Jimmy Osmond – Long Haired Lover from Liverpool (1972): Jesus Christ. That’s the only thing I can say about this that’s remotely festive, but it’s not meant as a compliment. I know the Osmonds were huge back then but I fail to see how anyone ever found this remotely appealing. It’s memorable I guess, but so is a bout of diarrhoea. My ears were genuinely pained when Jimmy hit the high notes, and it seemed to go on forever.

The 1980s

I was born in 1979, so it’s this decade that takes me back to Christmas as a child. One of my earliest memories is of clutching my copy of Do They Know It’s Christmas? (1984) in the playground before taking it to a school Christmas disco, aged five. A landmark moment in music, it was of course the start of charity singles gunning for the all-important top spot, and it’s a classic, but it’s controversially not even in my top two 80s number 1s. And the less said about the Stock, Aitken and Waterman-produced Band Aid II version (1989), the better. I wondered why it had been airbrushed from history and I was only 20 seconds in before realising why. It’s total crap.

The quality of the number 1s really jumped about in the 80s, particularly the first half. Special mention must go to The Human League’s electro classic Don’t You Want Me (1981). I really struggled to decide whether this was my 80s favourite, or the one that just pipped it to the post. It may not be seasonal in the slightest, but I’m not purely judging these singles on festive merit, which is why Do They Know It’s Christmas?, the highest-selling festive chart-topper of all time, isn’t the winner.

Warm memories of the reissue of Jackie Wilson’s Reet Petite in 1986, originally from 1956, were rekindled. And although it’s terrible, I found myself amused by Renée and Renato’s Save Your Love (1982), because it’s damn funny and it reminded me of the Kenny Everett spoof. Plus I think my mind might have started unravelling by this point. You can certainly argue that Cliff Richard’s Mistletoe and Wine is tacky shit, but nostalgia can really affect critical judgement, so I won’t be agreeing, sorry.

The Best:

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Pet Shop Boys – Always on My Mind (1987): I feel this may be a controversial choice due to it having nothing to do with Christmas, and the fact it kept Fairytale of New York from number 1, but I picked it because it’s bloody brilliant, and for me, this cover of the Elvis ballad (written by Willie Nelson) gets better with age. Taking a great song, transforming it and improving upon it is no easy task, but Nick Tennant and Chris Lowe did so without any of their usual irony, simply turning it into a disco juggernaut. There’s no wonder it often finds itself in the upper reaches of lists of best cover versions of all time. Joss Ackland didn’t half used to scare me in the video, though.

The Worst:

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St Winifred’s School Choir – There’s No One Quite Like Grandma (1980): Like Pet Shop Boys, this kept a festive classic off the top, namely Jona Lewie’s excellent Stop the Cavalry. However, unlike Pet Shop Boys, it’s wretched. And did a nation coming to terms with the murder of John Lennon really pick this over reissues of his work? A perfect example of Christmas chart insanity, like Long Haired Lover from Liverpool before it, this grates big time. And yet, I’d still take it over some of the ‘serious’ work that’s yet to come…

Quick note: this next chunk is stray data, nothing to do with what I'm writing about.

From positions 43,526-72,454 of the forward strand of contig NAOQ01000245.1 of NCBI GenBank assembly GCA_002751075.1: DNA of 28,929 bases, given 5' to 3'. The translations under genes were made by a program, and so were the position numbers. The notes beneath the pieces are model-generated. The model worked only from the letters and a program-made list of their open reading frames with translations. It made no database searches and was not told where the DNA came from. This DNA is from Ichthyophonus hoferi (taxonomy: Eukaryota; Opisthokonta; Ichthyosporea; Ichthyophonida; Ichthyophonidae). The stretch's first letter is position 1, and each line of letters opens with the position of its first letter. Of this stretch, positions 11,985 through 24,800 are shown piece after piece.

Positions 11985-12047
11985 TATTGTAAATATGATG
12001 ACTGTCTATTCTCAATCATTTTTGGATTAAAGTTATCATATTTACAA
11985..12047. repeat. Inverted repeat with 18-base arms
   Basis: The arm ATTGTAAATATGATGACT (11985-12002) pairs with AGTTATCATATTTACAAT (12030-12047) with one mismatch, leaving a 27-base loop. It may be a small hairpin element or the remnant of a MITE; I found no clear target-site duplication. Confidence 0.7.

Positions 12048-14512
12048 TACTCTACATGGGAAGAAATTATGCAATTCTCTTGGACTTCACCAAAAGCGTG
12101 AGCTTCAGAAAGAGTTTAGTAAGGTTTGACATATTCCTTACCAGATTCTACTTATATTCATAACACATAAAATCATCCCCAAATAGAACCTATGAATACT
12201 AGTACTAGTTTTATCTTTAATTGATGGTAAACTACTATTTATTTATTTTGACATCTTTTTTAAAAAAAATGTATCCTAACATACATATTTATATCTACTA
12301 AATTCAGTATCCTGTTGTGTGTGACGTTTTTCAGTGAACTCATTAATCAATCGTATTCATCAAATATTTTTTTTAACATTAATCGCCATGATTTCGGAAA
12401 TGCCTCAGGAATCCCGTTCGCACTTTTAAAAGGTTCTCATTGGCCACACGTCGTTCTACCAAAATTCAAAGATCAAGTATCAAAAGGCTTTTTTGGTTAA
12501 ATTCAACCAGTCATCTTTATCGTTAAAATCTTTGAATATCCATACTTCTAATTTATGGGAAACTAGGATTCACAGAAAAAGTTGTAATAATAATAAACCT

The 1990s

The Christmas number 1s of the late 1980s had marked the turning point, in which the standard began to fall, with occasional exceptions. I knew this before beginning my foolhardy task, but failed to appreciate how painful the job was going to become. Cliff had his third and final appearance to date (he was part of Band Aid II) with the execrable Saviour’s Day (1990) (The pan pipes! Not the pan pipes!), in which he came up with his own, duller version of Christmas. No thanks, Cliff, we’re happy with mistletoe and wine. Queen pared up Freddie Mercury’s farewell, These Are the Days of Our Lives, with a reissue of 1975’s Bohemian Rhapsody (1991), and I was tempted to award the best of the decade to the latter, but in the end it seemed unfair to let it have two chances.

By this point in my youth I was starting to develop my own tastes, and my music snobbery had begun. I hated the seemingly eternal reign of Whitney Houston’s I Will Always Love You back in 1992, and it didn’t do much for me in 2017 either. I did appreciate Houston’s singing more than I used to, though. It’s the production that kills it. Mr Blobby (1993)… this track came up more than any other when I told people what I would be doing, as though this would be the ultimate form of torture. You know what? It wasn’t. I genuinely found myself laughing at it. The people behind it were sick geniuses, throwing every trick in the book to seemingly irritate and infuriate anyone who didn’t watch Noel’s House Party. In fact, after rehearing it, I genuinely wouldn’t be surprised if one day it turned out to be yet another prank by twisted geniuses the KLF. Just as insane in it’s own way was Michael Jackson’s Earth Song in 1995. Fair play to the self-proclaimed ‘King of Pop’ for trying to highlight the damage humans have done to the world, but heavily implying he was some kind of Messiah-like figure while doing so was a bit daft.

Who would have thought that East 17 would be one of the decade’s few Christmas highlights with Stay Another Day (1994)? Then and now I found the Walthamstow gang ridiculous, but I have to hand it to songwriter Tony Mortimer, Stay Another Day is a great song, especially when you know it was written about his brother, who committed suicide. Poor old troubled Brian Harvey sings it well, too. He veers out of tune at times, but that fits perfectly in the context of this song. I admire the chutzpah of tacking on bells at the end, but it’s a shame it was then adopted by seemingly every other boy band aiming for a number 1 on 25 December.